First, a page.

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Gus Weber departs Polaris for ESPN; Dogpatch Cambridge will move and come under new management

Posted by Scott Kirsner  January 8, 2013 01:49 PM

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Gus Weber, a well-known figure in the Cambridge startup ecosystem, has left his role at Polaris Venture Partners, where he helped oversee Polaris’ network of Dogpatch Labs incubator spaces. Weber, who’d been a principal at Polaris for two years, started a new job last week at ESPN headquarters in Bristol, Connecticut, where he will oversee personalization across all of ESPN’s media properties. “Building a product on a scale of tens of millions of users is pretty darn fun,” Weber told me earlier today. Before joining Polaris, Weber had spent almost five years as the community liaison and "technical evangelist" at Microsoft’s New England Research & Development Center in Kendall Square. (Weber is at the center in the photo, with Don Dodge and John Landry.)

In addition to Weber’s departure, there’s other news related to Dogpatch, the Cambridge facility that offers free office space — courtesy of Polaris — to about 35 small startups and solo entrepreneurs. It’ll move next month out of its current digs at One Cambridge Center (which are sub-leased from Microsoft) into space at 101 Main Street. The new Dogpatch Cambridge will be managed by Cambridge Innovation Center, even though it is separate from the CIC's main building. (101 Main, right near the Longfellow Bridge, is a hot property right now: VC firm Matrix Partners just moved its headquarters there, and Amazon.com has leased 105,000 square feet there for its secretive Cambridge engineering group.)

At Cambridge Center, "we’d been leasing from Microsoft, and Microsoft wants the space back,” says Polaris partner Dave Barrett, who blogged about the changes yesterday. “We’re not facilities managers, we’re investors.” The new space will probably house fewer startup teams than the current one: Barrett estimated its capacity at about 30. And since it will be managed by Cambridge Innovation Center CEO Tim Rowe and his team, “it lets us work with entrepreneurs, rather than filling up the fridges and keeping the network up,” Barrett says. So far, more than $75 million in funding has been raised by companies that have used space at Dogpatch Cambridge, most of it from investors other than Polaris. (Dogpatch Cambridge first opened in 2009.)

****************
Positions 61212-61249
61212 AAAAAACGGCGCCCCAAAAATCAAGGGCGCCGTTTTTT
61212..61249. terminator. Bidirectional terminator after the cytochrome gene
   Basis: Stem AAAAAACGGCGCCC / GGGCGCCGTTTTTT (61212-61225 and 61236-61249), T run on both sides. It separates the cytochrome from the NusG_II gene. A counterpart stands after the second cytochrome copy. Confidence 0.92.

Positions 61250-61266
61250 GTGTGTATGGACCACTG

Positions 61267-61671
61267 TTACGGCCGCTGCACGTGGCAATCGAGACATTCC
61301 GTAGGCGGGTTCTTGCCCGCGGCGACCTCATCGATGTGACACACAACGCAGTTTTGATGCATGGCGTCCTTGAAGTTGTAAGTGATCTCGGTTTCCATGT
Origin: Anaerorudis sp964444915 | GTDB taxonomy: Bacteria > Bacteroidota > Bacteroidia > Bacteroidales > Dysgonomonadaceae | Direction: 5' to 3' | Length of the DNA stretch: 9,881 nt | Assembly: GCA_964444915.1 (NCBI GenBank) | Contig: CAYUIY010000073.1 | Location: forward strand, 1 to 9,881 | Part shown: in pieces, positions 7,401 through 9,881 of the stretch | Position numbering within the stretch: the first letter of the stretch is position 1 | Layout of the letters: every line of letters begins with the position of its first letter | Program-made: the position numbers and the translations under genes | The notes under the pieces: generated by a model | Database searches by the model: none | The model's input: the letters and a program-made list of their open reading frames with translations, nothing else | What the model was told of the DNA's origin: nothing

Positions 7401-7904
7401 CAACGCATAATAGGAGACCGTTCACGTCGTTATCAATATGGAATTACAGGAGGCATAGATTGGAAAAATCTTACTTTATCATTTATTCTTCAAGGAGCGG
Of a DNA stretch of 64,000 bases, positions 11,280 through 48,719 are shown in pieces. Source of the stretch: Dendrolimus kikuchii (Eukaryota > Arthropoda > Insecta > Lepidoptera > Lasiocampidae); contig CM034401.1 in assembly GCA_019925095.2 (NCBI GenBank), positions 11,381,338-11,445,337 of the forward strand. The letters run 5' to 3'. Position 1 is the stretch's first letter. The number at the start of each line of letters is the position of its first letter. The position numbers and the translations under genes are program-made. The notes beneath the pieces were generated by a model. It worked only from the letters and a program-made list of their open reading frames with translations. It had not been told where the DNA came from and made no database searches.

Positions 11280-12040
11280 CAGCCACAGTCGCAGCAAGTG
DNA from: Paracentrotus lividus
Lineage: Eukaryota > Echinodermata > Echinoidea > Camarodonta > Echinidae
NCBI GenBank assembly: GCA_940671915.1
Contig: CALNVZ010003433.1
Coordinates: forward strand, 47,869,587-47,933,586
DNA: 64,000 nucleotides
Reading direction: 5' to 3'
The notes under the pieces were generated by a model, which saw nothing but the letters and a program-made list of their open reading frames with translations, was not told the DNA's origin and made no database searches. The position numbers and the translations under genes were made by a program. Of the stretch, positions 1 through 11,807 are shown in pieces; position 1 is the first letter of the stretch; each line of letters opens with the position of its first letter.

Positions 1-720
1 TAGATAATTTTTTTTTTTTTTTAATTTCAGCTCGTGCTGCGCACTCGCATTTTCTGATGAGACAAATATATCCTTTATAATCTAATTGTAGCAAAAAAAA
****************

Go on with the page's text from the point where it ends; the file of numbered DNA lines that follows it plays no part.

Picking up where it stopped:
Update: While Barrett didn't bring up this change in our initial conversation, it sounds like rent will no longer be completely free at Dogpatch for all residents, but that Polaris may subsidize some of the costs for some of the residents. "We're subsidizing fees for existing residents to help them during the transition period to the new Dogpatch Labs at 101 Main," Barrett explained in an e-mail. "Going forward, we'll will have space for some incoming residents and other members of the community whom we plan to involve in the new Dogpatch Labs which we (Polaris) will also subsidize."

Polaris' crew has been shrinking in recent years, ever since the Watham firm closed a $375 million fund in 2011 that was much smaller than the previous pools of capital it had collected. Among those who've left are Mike Hirshland, Bob Metcalfe, and, now, Weber. (Alert reader Matt Ludwig points out that another onetime Polaris principal, Ryan Spoon, also left... and also wound up at ESPN.)

The TechStars Boston program, housed on the same floor of Cambridge Center as Dogpatch, will also likely move out sometime this year. But program officials tell me they don’t expect that to happen before late May, when the spring cycle of TechStars wraps up.

An aside that won't surprise anyone who commutes in eastern Mass.: Weber tells me that his new commute from his home in Berlin, Mass. to ESPN in Connecticut is only about ten minutes longer than his old one to Cambridge.

Update: Weber just published a blog post about his new gig.

And Xconomy reported on January 11th that Polaris will close two other Dogpatch incubator spaces, in New York and Palo Alto.

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Scott Kirsner was part of the team that launched Boston.com in 1995, and has been writing a column for the Globe since 2000. His work has also appeared in Wired, Fast Company, The New York Times, BusinessWeek, Newsweek, and Variety. Scott is also the author of the books "Fans, Friends & Followers" and "Inventing the Movies," was the editor of "The Convergence Guide: Life Sciences in New England," and was a contributor to "The Good City: Writers Explore 21st Century Boston." Scott also helps organize several local events on entrepreneurship, including the Nantucket Conference and Future Forward. Here's some background on how Scott decides what to cover, and how to pitch him a story idea.

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